Advertisement

Two-Week International Diet Swap Shows Potential Effects of Food on Colon Cancer Risk

Advertisement

Key Points

  • The African American diet, which typically contains more animal protein and fat and less soluble fiber than the African diet, is thought to increase colon cancer risk
  • A 2-week-long change in diet from a Westernized composition to a traditional African high-fiber, low-fat diet reduced biomarkers of cancer risk in African Americans.
  • After the diet swap, African Americans experienced an increase in butyrate production, which is thought to play a key role in anticancer pathways.

African Americans and Africans who swapped their typical diets for just 2 weeks similarly exchanged their respective risks of colon cancer, as reflected by alterations of their gut bacteria, according to an international study led by researchers at the University of Pittsburgh School of Medicine and published by O’Keefe et al in Nature Communications.

Diet, Not Genetics

While practicing in South Africa, principal investigator Stephen O’Keefe, MD, Professor of Medicine, Division of Gastroenterology, Hepatology, and Nutrition at Pitt School of Medicine observed that his rural patients rarely had colon cancer or intestinal polyps, which can be a cancer precursor. In the Western world, colon cancer is the second-leading cause of cancer death, and African Americans carry the greatest disease burden in the United States.

“The African American diet, which contains more animal protein and fat, and less soluble fiber than the African diet, is thought to increase colon cancer risk,” Dr. O’Keefe explained. “Other studies with Japanese migrants to Hawaii have shown that it takes only one generation of Westernization to change their low incidence of colon cancer to the high rates observed in native Hawaiians. In this project, we examined the impact of a brief diet change on the colon in a controlled setting where we didn’t have to worry about the influence of smoking and other environmental factors on cancer risk.”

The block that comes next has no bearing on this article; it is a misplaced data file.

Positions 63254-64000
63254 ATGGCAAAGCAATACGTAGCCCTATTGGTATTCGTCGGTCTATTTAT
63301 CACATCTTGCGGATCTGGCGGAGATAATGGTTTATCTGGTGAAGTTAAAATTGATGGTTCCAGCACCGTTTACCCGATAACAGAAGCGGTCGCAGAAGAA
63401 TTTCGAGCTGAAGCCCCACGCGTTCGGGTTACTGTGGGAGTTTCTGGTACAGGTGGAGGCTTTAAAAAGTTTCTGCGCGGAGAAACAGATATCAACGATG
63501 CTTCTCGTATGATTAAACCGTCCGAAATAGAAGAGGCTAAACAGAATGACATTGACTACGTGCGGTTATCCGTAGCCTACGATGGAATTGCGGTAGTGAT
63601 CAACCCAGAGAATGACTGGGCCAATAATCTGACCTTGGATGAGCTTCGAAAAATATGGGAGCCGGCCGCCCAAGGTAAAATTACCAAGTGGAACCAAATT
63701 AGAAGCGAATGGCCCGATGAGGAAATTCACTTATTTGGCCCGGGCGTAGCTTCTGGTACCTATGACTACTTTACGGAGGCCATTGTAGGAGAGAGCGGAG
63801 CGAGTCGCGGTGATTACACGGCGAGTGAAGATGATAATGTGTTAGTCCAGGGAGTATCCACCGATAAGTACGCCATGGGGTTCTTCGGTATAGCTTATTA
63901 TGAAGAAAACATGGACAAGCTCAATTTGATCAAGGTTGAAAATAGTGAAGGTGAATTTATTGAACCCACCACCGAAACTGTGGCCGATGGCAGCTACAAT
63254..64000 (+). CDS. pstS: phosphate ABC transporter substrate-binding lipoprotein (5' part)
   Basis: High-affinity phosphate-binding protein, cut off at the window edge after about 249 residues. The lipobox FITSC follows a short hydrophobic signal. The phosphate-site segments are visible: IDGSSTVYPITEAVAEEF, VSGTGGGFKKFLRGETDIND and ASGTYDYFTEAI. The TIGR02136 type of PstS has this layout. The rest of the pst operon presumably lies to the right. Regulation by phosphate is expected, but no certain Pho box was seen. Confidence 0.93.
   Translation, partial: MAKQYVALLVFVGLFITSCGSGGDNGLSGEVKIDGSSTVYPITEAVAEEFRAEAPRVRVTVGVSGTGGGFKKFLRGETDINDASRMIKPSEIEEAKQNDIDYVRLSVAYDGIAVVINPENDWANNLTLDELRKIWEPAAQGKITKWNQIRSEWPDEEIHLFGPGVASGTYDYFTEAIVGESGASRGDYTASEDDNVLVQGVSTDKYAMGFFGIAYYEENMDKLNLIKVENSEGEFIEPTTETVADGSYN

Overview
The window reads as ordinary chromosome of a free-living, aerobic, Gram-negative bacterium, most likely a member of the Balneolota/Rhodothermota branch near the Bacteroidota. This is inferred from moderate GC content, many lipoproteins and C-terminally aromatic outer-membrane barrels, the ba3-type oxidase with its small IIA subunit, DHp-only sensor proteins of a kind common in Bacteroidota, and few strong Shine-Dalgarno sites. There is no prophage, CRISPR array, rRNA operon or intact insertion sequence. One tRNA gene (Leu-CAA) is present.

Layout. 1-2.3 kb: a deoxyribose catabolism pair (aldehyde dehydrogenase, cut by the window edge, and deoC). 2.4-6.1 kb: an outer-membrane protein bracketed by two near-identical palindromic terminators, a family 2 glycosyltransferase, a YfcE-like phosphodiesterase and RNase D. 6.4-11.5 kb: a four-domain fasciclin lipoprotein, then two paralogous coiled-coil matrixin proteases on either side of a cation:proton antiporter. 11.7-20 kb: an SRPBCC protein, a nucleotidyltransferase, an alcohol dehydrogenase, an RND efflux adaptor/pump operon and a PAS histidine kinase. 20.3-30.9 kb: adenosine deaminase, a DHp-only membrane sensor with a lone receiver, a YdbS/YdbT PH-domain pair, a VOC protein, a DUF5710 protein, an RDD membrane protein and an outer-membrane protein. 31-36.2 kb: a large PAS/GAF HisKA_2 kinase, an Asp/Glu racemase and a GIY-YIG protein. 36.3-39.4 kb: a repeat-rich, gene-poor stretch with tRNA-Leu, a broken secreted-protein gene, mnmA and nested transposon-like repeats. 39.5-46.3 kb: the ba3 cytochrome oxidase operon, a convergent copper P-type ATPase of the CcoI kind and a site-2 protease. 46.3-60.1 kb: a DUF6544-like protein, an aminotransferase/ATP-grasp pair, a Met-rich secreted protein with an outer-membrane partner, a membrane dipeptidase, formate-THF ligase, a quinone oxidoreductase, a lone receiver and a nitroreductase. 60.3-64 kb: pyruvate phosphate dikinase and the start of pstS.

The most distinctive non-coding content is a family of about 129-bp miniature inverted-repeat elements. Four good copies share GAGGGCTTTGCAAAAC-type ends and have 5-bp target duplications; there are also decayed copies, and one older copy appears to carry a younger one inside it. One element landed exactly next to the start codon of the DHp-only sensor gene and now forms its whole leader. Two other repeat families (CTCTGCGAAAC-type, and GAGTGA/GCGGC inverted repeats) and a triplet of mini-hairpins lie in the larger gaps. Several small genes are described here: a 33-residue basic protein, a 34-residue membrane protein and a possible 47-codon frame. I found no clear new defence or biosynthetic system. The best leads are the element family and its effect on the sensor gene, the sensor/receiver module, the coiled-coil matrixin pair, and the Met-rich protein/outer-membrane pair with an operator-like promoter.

Study Results

After assessment of their in-home diets, 20 African American and 20 rural South African volunteers aged 50 to 65 were housed at a University of Pittsburgh site and at an African lodging facility, respectively. There they ate meals prepared by the researchers using ingredients and cooking techniques typical of the other group. The team examined fecal and colon content samples, obtained during colonoscopy, of each volunteer at baseline and after the 2-week study period.

Although the diet change was brief, each group took on the other’s rates of turnover of cells of the intestinal lining, levels of fiber fermentation, and markers of bacterial metabolic activity and inflammation associated with cancer risk. In particular, African Americans experienced an increase in butyrate production, which is thought to play a key role in anticancer pathways. The researchers also noted they removed intestinal polyps from nine of the African American volunteers, but none were present in the Africans.

‘Never Too Late’ to Modify Cancer Risk

“We can’t definitively tell from these measurements that the change in their diet would have led to more cancer in the African group, or less in the American group, but there is good evidence from other studies that the changes we observed are signs of cancer risk,” said coauthor Jeremy Nicholson, PhD, of Imperial College London.

According to Dr. O’Keefe, increasing the amount of fiber in the diet—from approximately 10 grams to more than 50 grams for African Americans in the diet swap—likely led to biomarker changes reflecting reduced cancer risk, but eating less animal fat and proteins also could be helpful.

“These findings are really very good news,” he said. “In just 2 weeks, a change in diet from a Westernized composition to a traditional African high-fiber, low-fat diet reduced these biomarkers of cancer risk, indicating that it is likely never too late to modify the risk of colon cancer.”

Dr. O’Keefe is the corresponding author for the Nature Communications article.

This study was supported by the National Institutes of Health, the National Institute for Health Research Imperial Biomedical Research Centre, UK, the Academy of Medical Sciences, the Netherlands Organization for Scientific Research, the European Research Council, and the Academy of Finland.

The content in this post has not been reviewed by the American Society of Clinical Oncology, Inc. (ASCO®) and does not necessarily reflect the ideas and opinions of ASCO®.


Advertisement

Advertisement



Advertisement